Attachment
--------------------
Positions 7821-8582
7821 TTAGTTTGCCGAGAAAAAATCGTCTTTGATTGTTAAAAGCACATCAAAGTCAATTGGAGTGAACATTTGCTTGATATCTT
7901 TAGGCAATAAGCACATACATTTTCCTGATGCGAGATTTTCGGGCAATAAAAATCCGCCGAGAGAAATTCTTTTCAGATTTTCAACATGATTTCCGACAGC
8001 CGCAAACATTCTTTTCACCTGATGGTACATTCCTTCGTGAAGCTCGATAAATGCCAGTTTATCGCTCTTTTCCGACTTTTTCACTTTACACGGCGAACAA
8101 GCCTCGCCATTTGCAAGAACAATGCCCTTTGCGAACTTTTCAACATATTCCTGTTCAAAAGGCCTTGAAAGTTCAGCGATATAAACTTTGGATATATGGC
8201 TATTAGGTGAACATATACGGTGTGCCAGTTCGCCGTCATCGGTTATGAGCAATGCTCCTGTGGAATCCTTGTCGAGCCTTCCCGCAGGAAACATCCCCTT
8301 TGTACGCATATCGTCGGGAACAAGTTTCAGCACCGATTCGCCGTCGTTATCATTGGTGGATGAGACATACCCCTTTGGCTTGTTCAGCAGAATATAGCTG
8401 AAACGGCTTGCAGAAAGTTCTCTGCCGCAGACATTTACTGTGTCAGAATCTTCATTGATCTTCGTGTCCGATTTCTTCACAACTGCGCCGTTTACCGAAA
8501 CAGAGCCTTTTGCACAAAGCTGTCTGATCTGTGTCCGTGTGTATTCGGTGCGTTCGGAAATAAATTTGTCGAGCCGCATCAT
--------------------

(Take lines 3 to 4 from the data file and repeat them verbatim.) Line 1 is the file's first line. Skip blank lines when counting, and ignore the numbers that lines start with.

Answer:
7901 TAGGCAATAAGCACATACATTTTCCTGATGCGAGATTTTCGGGCAATAAAAATCCGCCGAGAGAAATTCTTTTCAGATTTTCAACATGATTTCCGACAGC
8001 CGCAAACATTCTTTTCACCTGATGGTACATTCCTTCGTGAAGCTCGATAAATGCCAGTTTATCGCTCTTTTCCGACTTTTTCACTTTACACGGCGAACAA